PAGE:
Friday, July 17, 2015

No Sturgeon Dying In Trinity River While Largest Hotel In Texas Is Not Built In Fort Worth

Continuing on with our popular series of items I read in Pacific Northwest online news sources, usually the Seattle Times, which I seldom or never would read in the Fort Worth Star-Telegram, today's Seattle Times had a Mother Lode of such items.

A few years ago in downtown Fort Worth no developer could see the viability of building a hotel, so the voters had to vote to provide funds so Fort Worth's Convention Center could add a hotel. Towns which have a lot of visitors with a lot of conventions need not resort to such measures to build a needed hotel.

A few days ago in a blogging titled Wondering Why There Are No Plans To Build Fort Worth A New Skyscraper I mentioned that rarely a week goes by where I will not read of some new big Seattle construction project, while this rarely happens in Fort Worth, and when it does, it always seems who ever is doing the building has been given a lot of incentive perks.

Regarding the lack of new development in downtown Fort Worth, Mr. Spiffy made an interesting comment on Facebook....

If you were a real estate developer and knew that the downtown plans for a new lakeshore may or may not happen - or may take another decade, would you commit your resources to that project? The Gator Island (let's change the name, please) project is slowing downtown progress. Or eliminating it altogether.

What Mr. Spiffy says seems so true. Downtown Fort Worth is stymied by the slow motion progress of America's Biggest Boondoggle. Why would a developer develop anything in the downtown Fort Worth area when, just to the north of downtown, there is this "project", which in one of its many name iterations was called Central City, which might be the place one would want to invest in, not in the existing downtown area.

If only the Trinity River Central City Uptown Gator Island Vision Boondoggle had been voted on by the public and fully funded in the way successful public works projects are, well, the project would likely be completed by now, with downtown Fort Worth experiencing a booming economy, rather than a downtown where one might still find a panther sleeping.

Or a gator.

The first item you see from the Seattle Times tells us of yet one more construction project in downtown Seattle. This time it is what will be the largest hotel in the Pacific Northwest.

The second item tells us dozens of sturgeon have been found dead in the Columbia River. I did not know sturgeon in large numbers were still navigating the Pacific Northwest rivers.

To give you an idea of how big a sturgeon is, that is Spencer Jack's dad's, dad's, dad's, dad, my grandpa, displaying a sturgeon he caught in the Nooksack River. The Nooksack is the furthest north of the Western Washington rivers, getting most of its water in summer from snow and ice melting on Mount Baker. I suspect the Nooksack River is currently in creek mode.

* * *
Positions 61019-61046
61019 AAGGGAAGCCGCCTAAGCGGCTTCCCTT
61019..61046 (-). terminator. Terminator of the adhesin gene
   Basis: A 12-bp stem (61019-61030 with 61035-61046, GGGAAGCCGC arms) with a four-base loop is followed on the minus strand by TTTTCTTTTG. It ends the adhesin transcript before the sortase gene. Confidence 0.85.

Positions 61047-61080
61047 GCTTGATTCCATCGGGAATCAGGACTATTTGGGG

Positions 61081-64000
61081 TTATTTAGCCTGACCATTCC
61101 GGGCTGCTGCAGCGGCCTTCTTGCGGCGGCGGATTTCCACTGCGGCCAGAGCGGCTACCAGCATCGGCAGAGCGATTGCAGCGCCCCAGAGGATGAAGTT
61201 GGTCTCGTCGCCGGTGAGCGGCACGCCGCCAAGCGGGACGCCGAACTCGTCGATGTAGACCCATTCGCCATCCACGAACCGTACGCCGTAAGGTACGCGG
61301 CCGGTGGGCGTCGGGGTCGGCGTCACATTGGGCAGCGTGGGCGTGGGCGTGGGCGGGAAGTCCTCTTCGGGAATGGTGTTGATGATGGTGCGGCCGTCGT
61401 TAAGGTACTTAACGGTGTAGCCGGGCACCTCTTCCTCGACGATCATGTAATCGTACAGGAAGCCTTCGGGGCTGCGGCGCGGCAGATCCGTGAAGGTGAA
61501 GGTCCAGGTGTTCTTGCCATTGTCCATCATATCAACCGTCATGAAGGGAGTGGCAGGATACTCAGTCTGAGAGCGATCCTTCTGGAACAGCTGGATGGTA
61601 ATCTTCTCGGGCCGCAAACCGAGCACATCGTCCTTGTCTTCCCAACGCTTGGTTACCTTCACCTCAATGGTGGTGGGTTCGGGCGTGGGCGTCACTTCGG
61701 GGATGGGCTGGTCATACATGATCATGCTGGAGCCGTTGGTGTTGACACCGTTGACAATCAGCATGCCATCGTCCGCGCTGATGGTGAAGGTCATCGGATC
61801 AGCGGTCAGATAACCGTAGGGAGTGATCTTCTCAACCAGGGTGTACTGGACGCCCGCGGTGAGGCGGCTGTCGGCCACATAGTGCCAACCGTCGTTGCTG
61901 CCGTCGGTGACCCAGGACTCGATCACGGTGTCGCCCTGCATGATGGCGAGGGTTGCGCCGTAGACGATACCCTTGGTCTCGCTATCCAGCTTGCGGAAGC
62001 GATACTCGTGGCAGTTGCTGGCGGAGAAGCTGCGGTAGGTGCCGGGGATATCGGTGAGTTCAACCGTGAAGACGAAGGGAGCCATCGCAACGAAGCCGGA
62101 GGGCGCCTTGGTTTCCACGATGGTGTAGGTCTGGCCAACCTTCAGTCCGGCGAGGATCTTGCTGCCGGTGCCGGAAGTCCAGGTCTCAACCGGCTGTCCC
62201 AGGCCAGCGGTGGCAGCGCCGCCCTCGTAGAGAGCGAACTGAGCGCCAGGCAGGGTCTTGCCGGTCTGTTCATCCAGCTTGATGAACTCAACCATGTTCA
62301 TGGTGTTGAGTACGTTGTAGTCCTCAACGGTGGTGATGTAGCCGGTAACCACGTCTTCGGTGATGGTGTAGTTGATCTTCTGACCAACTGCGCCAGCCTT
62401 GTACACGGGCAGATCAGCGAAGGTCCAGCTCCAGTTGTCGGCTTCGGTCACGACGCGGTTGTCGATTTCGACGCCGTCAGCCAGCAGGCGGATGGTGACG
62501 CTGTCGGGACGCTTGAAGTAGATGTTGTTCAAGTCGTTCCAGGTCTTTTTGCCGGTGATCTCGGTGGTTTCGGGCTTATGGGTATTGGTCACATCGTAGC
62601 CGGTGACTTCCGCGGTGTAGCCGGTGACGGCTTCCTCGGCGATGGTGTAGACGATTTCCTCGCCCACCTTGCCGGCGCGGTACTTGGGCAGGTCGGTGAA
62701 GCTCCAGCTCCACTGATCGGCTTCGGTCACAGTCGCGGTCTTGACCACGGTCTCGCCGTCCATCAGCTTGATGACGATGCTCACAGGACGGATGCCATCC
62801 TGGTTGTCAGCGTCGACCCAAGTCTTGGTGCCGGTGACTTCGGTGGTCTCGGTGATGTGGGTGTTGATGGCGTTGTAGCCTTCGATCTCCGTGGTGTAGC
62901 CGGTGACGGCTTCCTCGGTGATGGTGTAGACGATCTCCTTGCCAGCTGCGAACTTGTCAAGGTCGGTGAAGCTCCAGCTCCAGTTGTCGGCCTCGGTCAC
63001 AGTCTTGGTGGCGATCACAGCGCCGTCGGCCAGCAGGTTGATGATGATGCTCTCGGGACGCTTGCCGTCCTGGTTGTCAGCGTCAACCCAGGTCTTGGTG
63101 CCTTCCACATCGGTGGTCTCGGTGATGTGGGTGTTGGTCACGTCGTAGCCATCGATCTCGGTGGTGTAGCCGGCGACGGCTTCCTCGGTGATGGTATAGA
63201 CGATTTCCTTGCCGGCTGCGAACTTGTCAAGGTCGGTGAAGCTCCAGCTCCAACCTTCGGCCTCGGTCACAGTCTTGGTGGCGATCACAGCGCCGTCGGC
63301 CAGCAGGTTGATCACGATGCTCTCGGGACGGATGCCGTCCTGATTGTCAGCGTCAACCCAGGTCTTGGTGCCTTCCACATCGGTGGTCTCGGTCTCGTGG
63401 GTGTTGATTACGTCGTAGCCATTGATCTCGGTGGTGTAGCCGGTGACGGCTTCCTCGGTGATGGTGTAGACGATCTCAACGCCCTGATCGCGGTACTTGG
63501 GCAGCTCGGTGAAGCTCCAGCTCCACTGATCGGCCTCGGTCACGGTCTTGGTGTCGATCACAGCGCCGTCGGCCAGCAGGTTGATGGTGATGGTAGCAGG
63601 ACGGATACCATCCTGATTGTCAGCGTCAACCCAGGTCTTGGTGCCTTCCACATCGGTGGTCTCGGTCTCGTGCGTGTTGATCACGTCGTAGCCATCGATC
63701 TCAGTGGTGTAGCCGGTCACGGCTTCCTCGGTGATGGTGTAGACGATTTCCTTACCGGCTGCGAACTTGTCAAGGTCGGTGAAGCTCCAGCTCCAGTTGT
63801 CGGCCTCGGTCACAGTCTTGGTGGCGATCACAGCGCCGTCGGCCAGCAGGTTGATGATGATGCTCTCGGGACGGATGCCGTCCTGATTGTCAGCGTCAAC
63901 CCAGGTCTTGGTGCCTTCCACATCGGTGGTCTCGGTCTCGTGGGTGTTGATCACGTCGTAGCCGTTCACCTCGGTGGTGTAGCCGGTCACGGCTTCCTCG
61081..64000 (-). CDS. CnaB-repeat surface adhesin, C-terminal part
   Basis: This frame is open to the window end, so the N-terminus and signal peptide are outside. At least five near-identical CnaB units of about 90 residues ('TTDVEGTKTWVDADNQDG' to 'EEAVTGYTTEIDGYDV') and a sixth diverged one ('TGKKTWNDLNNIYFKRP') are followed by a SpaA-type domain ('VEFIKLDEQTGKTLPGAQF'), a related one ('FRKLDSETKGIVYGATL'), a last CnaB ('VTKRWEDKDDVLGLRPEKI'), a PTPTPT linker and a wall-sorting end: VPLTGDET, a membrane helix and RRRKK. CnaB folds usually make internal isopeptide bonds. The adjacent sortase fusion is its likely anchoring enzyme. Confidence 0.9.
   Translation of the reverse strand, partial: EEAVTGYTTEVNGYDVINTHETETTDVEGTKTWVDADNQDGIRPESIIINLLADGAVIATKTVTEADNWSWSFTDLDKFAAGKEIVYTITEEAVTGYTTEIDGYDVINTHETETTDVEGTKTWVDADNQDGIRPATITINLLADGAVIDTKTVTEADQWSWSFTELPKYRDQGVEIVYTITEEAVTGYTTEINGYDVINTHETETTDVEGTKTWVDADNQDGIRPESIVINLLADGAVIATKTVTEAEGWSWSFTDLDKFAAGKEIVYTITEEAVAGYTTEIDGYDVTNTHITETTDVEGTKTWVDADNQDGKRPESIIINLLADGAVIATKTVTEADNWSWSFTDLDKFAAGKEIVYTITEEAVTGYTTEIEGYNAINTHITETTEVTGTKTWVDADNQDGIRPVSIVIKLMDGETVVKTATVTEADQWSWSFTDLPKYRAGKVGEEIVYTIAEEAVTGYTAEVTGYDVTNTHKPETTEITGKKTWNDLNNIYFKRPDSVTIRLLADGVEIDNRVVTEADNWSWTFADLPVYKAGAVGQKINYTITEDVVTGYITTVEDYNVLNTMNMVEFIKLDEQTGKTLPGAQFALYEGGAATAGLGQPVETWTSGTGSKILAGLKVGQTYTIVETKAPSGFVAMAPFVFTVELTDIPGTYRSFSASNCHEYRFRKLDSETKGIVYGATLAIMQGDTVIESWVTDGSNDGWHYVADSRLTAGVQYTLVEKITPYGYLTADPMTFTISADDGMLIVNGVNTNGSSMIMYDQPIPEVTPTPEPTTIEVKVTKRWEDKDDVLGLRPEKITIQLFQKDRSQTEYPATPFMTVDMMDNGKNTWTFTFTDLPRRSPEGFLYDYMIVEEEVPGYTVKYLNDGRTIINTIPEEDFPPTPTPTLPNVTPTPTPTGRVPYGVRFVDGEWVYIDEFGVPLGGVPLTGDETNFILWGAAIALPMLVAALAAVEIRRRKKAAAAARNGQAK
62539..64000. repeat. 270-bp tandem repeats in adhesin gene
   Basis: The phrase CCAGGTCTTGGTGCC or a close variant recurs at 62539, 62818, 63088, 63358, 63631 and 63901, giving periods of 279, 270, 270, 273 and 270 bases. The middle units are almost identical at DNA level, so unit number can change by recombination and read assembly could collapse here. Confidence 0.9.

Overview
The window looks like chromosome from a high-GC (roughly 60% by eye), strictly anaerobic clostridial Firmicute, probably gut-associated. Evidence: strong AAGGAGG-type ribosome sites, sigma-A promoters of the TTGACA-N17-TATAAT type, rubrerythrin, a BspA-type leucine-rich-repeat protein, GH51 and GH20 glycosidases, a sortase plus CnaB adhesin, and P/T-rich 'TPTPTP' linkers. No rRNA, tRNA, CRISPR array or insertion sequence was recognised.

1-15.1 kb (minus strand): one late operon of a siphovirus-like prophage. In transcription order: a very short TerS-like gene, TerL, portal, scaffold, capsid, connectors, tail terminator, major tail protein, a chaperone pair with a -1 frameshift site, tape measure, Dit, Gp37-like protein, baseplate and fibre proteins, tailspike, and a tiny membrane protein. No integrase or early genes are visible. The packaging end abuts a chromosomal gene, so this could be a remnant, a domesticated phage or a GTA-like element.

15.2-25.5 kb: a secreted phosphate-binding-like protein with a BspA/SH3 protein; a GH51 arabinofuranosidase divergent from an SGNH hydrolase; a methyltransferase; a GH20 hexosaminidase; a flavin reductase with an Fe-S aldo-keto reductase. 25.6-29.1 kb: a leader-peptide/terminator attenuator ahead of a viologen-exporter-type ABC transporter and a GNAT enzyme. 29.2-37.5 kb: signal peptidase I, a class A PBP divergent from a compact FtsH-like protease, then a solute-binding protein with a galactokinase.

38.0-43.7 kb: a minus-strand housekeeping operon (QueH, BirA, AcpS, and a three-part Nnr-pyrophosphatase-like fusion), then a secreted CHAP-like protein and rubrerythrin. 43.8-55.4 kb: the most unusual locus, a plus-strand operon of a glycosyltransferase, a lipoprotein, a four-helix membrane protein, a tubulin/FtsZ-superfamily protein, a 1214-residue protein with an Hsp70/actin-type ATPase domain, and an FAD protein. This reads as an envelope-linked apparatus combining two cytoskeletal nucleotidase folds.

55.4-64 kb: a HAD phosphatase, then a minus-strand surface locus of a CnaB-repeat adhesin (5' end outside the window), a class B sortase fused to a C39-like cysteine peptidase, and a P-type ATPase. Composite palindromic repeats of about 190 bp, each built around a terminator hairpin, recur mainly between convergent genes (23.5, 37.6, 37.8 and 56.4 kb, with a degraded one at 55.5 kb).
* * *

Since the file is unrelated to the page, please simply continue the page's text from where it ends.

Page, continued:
The third item of three clustered together in the Seattle Times, that one would not see in the Star-Telegram, tells us that Washington's legal pot businesses are set to make a lot of money. I have no idea why, or how. The Seattle Times only lets me read five articles a month. Which is five more than the Star-Telegram allows me.

That brings us to the fourth item I saw today on the Seattle Times front page which is unlikely something I would see in the Fort Worth Star-Telegram.

Can you imagine reading in the Star-Telegram "Downtown Fort Worth hotel development booms to meet record demand for rooms in Fort Worth"?

This is not the first time the Washington State Convention Center in downtown Seattle has expanded. I think the most recent expansion occurred since I've been in Texas, because I remember walking around in the downtown zone in 2004 and being surprised by a giant glass atrium spanning, I think it was 5th Avenue, and learning it was a new part of the Convention Center.

This latest expansion will double the capacity of the already HUGE convention center, is expected to cost $1.4 billion, with construction beginning in 2017, completion in 2020.

Imagine that, a project with a project timeline.

With its three year construction time, this Seattle Convention Center expansion must be a much simpler project than America's Biggest Boondoggle's three simple little bridges, connecting the mainland to the imaginary Gator Island, taking four years to build.

Near as I can tell, no child of any Seattle Congressperson has been given the job of overseeing this project. That may explain why this Seattle project will be a reality in 2020 whilst America's Biggest Boondoggle is still boondoggling along, trying to figure out how to dig a ditch and add water to go under those three simple little bridges to Gator Island.....

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